Over the last several years, much discussion has been happening related to when schools should start for different age groups, with the main recommendation being that students in grades 6-12 should start school no earlier than 8:30 a.m.  This conversation started when overwhelming research was published about how teenage sleep is directly linked to mental, social, and academic health and wellbeing.  It was also sparked by the many government, health, and educational organizations who have put out statements publicly supporting this matter.  To name a few, the American Academy of Pediatrics, American Medical Association, Centers for Disease Control, and National Education Association all endorse this change to school start times due to the positive impact it has on teens.

Seeing the research on this educational issue, the RSU 1 School Board, in the spring of 2019, tasked a mixed group of RSU 1 teachers, administrators, students, nurses, and community members to look more closely at this issue.  This group researched the impact school start time had on student performance and student health, as well as the logistics and considerations such a shift would involve.  In addition to reading the relevant research, the group also heard from the district’s doctor and school nurse on this issue.  Given the worry our society has around mental health, this committee found the research to be a very compelling change that could better RSU 1’s student population. 

This  Advisory Committee shared their recommendation with the School Board later in the spring of 2019.  They advised the School Board to seriously consider further looking into a schedule change because of the direct, positive, and indisputable impacts such a shift has on students’ overall academic achievement and mental and physical wellbeing.  The School Board, in turn, voted to create the School Start Time Logistics and Communications Committee for the 19-20 school year.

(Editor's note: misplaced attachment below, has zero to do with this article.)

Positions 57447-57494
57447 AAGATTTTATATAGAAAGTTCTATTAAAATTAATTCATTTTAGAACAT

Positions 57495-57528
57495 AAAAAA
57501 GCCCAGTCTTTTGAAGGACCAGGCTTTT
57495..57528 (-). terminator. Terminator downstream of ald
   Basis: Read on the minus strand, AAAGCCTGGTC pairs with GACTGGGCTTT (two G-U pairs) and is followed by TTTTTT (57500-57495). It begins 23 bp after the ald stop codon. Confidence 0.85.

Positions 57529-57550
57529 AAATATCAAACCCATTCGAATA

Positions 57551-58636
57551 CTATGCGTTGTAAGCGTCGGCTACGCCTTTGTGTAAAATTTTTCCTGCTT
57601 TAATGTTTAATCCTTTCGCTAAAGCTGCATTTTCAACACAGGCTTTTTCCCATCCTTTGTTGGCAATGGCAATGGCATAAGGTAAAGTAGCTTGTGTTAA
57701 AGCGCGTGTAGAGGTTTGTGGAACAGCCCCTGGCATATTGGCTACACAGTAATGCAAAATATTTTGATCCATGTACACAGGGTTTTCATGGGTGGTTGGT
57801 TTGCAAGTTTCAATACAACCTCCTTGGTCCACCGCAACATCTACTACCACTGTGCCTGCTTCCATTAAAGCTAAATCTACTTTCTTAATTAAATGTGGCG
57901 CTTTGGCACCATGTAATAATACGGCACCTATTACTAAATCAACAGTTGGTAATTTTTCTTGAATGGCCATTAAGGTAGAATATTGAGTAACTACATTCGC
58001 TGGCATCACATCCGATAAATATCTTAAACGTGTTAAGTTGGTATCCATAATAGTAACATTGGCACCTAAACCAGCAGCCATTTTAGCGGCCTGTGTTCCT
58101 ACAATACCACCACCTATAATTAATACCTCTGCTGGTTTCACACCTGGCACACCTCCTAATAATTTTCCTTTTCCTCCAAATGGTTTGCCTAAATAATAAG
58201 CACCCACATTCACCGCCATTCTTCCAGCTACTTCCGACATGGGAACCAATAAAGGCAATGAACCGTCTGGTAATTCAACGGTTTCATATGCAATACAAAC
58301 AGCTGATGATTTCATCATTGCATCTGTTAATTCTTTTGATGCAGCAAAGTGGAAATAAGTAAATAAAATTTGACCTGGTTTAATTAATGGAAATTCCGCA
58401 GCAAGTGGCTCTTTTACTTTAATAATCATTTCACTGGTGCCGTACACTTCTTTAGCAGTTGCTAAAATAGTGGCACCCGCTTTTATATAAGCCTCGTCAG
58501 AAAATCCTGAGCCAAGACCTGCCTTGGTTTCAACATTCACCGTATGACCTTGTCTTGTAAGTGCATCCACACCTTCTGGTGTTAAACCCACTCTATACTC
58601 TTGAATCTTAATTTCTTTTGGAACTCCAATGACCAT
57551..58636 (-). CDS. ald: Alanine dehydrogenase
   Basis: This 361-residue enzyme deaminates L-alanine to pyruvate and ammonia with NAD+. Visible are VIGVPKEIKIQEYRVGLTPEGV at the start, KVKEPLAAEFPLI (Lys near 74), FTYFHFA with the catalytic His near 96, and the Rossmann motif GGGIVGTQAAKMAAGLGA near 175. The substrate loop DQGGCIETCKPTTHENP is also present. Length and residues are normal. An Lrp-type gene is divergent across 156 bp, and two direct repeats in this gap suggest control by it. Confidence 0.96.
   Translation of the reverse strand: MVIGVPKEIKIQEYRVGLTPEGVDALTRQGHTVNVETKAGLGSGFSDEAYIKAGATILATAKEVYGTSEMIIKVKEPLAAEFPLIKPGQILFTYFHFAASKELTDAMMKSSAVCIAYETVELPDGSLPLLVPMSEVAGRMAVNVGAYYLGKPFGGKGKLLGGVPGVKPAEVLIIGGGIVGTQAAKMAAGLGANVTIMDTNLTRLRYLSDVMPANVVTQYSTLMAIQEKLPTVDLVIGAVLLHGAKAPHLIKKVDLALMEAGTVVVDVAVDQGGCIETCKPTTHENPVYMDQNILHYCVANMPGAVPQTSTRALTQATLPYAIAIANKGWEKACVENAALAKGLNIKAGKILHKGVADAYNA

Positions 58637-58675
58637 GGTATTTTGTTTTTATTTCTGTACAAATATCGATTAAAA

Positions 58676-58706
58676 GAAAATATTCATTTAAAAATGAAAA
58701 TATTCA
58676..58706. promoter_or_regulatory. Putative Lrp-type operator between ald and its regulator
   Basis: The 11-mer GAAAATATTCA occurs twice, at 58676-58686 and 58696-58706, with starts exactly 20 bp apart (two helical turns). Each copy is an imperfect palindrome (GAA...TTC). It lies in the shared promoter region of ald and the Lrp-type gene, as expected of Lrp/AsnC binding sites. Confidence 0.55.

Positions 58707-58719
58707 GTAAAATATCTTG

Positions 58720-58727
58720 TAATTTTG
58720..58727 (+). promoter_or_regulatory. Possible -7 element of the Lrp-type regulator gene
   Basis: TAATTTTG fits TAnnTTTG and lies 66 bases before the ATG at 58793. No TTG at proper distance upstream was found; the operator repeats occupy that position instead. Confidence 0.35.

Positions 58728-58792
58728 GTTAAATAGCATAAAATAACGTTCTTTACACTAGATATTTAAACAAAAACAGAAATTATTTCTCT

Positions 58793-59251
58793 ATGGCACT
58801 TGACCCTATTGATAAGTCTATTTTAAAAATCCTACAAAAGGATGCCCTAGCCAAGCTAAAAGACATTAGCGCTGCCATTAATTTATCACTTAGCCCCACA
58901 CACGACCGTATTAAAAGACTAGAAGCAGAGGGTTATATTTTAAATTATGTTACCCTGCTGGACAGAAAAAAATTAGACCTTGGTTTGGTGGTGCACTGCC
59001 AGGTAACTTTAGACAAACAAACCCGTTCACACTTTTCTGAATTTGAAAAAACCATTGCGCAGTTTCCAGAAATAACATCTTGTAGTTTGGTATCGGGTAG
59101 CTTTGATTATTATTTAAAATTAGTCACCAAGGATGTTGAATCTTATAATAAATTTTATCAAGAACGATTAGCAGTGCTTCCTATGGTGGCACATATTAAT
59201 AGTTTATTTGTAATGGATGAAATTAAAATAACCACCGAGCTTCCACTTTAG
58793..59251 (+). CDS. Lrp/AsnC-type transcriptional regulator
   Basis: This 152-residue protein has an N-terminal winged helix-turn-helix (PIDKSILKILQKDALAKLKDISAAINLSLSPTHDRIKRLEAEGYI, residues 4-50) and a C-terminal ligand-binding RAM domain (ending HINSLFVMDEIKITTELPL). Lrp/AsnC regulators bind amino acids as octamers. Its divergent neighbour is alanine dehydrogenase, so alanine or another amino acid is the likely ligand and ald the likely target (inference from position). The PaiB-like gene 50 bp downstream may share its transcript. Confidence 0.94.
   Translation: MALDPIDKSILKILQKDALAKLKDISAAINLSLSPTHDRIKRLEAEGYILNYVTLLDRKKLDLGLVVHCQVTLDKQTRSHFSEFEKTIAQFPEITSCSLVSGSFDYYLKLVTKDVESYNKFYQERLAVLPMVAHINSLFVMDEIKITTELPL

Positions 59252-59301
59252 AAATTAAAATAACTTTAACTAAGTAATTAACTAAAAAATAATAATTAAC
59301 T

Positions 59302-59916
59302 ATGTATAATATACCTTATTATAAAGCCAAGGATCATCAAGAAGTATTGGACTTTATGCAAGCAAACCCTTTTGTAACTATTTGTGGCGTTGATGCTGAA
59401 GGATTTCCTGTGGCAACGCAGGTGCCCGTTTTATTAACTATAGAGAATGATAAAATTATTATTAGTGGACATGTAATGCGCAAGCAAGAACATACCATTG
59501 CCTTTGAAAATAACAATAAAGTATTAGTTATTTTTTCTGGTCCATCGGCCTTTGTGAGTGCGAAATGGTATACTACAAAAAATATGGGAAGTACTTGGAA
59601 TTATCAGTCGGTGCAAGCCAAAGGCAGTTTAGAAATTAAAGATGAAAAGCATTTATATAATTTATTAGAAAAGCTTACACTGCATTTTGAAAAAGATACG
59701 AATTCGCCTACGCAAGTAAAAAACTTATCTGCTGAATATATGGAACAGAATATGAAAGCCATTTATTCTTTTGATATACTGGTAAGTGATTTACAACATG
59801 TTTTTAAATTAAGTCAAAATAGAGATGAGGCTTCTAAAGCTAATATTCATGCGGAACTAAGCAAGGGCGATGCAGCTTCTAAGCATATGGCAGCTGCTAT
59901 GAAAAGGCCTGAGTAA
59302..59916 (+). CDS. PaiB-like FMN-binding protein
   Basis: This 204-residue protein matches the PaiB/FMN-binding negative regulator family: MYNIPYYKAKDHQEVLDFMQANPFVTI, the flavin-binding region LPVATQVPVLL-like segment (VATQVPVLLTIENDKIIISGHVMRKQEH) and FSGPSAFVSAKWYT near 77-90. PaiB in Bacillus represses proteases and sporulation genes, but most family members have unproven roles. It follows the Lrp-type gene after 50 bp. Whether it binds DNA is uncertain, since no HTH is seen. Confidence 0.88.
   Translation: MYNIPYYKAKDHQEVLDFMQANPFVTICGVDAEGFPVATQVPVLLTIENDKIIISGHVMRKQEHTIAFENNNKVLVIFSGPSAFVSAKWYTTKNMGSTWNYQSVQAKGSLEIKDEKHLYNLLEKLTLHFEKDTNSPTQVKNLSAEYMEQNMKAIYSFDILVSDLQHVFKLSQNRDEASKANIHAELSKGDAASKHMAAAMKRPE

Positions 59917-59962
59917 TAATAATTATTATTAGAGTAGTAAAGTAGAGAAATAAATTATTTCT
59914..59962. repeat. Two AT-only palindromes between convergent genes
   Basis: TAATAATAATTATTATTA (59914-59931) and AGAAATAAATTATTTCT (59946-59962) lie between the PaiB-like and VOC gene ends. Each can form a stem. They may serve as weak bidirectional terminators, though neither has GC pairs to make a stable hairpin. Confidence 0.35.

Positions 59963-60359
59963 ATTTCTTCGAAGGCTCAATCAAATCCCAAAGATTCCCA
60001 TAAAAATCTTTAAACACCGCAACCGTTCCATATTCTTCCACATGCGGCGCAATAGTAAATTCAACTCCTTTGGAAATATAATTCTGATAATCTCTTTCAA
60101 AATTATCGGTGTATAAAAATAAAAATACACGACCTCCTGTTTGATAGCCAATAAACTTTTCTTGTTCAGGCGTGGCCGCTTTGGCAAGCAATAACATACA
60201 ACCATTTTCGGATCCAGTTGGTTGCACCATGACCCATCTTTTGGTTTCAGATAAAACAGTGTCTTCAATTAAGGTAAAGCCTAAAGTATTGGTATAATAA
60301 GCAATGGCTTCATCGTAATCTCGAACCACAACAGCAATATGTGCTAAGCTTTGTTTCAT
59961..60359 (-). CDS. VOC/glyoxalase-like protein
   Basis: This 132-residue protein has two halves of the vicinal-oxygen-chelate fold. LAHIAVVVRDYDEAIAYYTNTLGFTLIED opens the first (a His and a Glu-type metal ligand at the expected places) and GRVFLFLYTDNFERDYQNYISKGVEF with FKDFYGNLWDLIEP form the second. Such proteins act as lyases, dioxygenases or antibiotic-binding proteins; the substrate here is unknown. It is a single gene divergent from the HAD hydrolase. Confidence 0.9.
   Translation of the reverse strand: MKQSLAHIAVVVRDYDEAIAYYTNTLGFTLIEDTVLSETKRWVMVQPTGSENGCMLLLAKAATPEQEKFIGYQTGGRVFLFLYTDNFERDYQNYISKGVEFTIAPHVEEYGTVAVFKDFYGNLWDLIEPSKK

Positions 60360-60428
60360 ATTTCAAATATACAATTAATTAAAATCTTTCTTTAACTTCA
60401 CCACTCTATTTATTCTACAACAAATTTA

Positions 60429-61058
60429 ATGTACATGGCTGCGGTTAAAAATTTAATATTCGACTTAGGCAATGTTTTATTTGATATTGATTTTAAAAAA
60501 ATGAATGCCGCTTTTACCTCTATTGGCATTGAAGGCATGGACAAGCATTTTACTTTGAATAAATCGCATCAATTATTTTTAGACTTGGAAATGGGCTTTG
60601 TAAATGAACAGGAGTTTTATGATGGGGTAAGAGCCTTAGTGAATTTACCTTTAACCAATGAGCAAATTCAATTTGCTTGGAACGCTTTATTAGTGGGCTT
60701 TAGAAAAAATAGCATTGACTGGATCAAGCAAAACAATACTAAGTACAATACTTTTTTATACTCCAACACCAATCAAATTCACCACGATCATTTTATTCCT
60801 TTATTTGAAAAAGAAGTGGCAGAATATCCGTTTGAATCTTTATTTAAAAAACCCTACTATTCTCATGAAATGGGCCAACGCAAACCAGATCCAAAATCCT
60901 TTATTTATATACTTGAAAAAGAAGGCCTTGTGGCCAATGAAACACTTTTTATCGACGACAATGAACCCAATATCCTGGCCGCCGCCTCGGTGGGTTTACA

Before this work was cut short by the pandemic in early 2020, this group held themed meetings, each related to the logistical concerns surrounding a future School Board decision on this issue.  Meetings about transportation, athletics, vocational programming, along with leaders in these areas, took place before the shutdown.  After a long pause, the School Board decided this topic was important enough to circle back to in the fall of 2023.

During the nearly three years of the pandemic, many states have started discussing legislation on this topic.  California and Florida now both have state laws requiring their high schools to start no earlier than 8:30 am.  Maine, within its LD 1002 Resolve, has a subcommittee meeting on this issue who will report back to the Education and Cultural Affairs Committee in February 2024 to determine if the state would like to consider a move similar to California and Florida.  

Once reconvened, RSU 1’s Start Time Logistics and Communications Committee set forth the following work plan for the next two years.  Monthly, this group continues to collect information on the impacts of flipping the elementary start time to between the 7:50-8:00 am range and the secondary start range to be between 8:30-8:45 am.  The group plans to meet monthly around different logistical issues to provide documentation on the benefits and challenges such a change would have across different areas of the community.  For instance, those from the athletic, childcare, workforce, staff unions, and Bath Tech sending schools are just a few of the many groups who will be asked to share their thoughts.  Also crucial, RSU 1 families and students will be surveyed to collect their opinions on the matter and public, community conversations will take place on this topic as well.  

The School Board wants to hear from all parts of the community so they can make the best decision for the district.  All the collected information will be presented to the School Board, in the spring of 2024, so they can determine how they would like to move forward.  Should they vote to change the start times, the new times would impact the 2025-2026 school year to provide RSU 1, Bath Tech’s sending schools, and all other community parties with time to put new plans into place.

To read the sleep research supporting this movement across the US, click here.

To watch a short video summarizing this research, click here.